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Cord blood used to treat infant with SCID

15 November 2010

By Chris Chatterton

Appeared in BioNews 584

Doctors from Great Ormond Street Hospital (GOSH) have used stem cells from donated cord blood to treat a child with a rare genetic disorder. Eleven-month old Imtiyaz Ahmed had severe combined immuno-deficiency (SCID), also called 'bubble boy syndrome', a condition where the body does not make enough white blood cells - key components of the immune system - that makes individuals very vulnerable to infections. Imtiyaz's brother Mirza also had the condition, and died of an infection because his body was unable to fight it. However, doctors from GOSH were able to successfully treat Imtiyaz by using stem cells collected from cord blood.

There are a number of different forms of this inherited genetic condition. One of the most common is an X chromosome linked version, but there are also autosomal recessive variants, and those caused by spontaneous mutations. In this family, the condition was the result of an autosomal recessive inheritance. This meant that Imtiyaz inherited a faulty gene from both parents. Families affected in this way therefore have a one in four chance of having a child with this condition.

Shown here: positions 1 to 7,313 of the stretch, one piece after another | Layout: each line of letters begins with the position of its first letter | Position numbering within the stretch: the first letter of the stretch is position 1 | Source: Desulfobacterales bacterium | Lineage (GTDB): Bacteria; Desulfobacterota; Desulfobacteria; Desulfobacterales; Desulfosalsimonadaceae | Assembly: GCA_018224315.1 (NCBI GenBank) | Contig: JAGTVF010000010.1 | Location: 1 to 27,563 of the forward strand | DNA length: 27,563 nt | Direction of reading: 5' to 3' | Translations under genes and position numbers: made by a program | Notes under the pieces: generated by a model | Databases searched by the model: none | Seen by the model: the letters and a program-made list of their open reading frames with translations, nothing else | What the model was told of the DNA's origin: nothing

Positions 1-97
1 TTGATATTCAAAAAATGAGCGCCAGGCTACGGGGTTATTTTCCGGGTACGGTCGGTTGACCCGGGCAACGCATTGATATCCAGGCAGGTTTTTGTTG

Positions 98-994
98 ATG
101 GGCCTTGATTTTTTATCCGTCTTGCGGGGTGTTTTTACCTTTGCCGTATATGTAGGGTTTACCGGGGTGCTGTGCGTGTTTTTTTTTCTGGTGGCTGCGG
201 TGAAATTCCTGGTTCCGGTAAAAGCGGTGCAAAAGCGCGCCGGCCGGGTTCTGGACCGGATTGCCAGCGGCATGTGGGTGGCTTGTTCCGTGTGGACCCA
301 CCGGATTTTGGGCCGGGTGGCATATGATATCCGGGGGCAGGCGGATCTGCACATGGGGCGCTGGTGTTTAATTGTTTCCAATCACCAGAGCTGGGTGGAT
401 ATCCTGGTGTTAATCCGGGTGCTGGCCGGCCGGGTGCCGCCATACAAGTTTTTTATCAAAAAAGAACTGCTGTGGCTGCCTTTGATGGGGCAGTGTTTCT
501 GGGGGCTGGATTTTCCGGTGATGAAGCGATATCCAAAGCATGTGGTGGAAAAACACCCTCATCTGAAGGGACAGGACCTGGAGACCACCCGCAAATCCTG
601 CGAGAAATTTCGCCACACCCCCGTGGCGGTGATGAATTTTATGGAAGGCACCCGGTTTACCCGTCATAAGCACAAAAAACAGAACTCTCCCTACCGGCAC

Doctors previously used bone marrow transplants to treat children with SCID, but are now using stem cells from cord blood, because they offer a number of advantages. Cord blood is particularly useful, because it is a comparatively rich source of stem cells. The NHS set up a cord blood blank in 1996, in order to process and supply cord blood, however only a small number of hospitals - all located in the South East of England - have trained staff who are able to collect this material.

Mrs Ahmed told the Evening Standard: 'I'm very grateful to the mother who donated her baby's cord so my child has the chance to be the normal fun-loving child he deserves to be'.

SOURCES & REFERENCES
London Evening Standard | 11 November 2010
 
NHS Blood and Transplant | 
 

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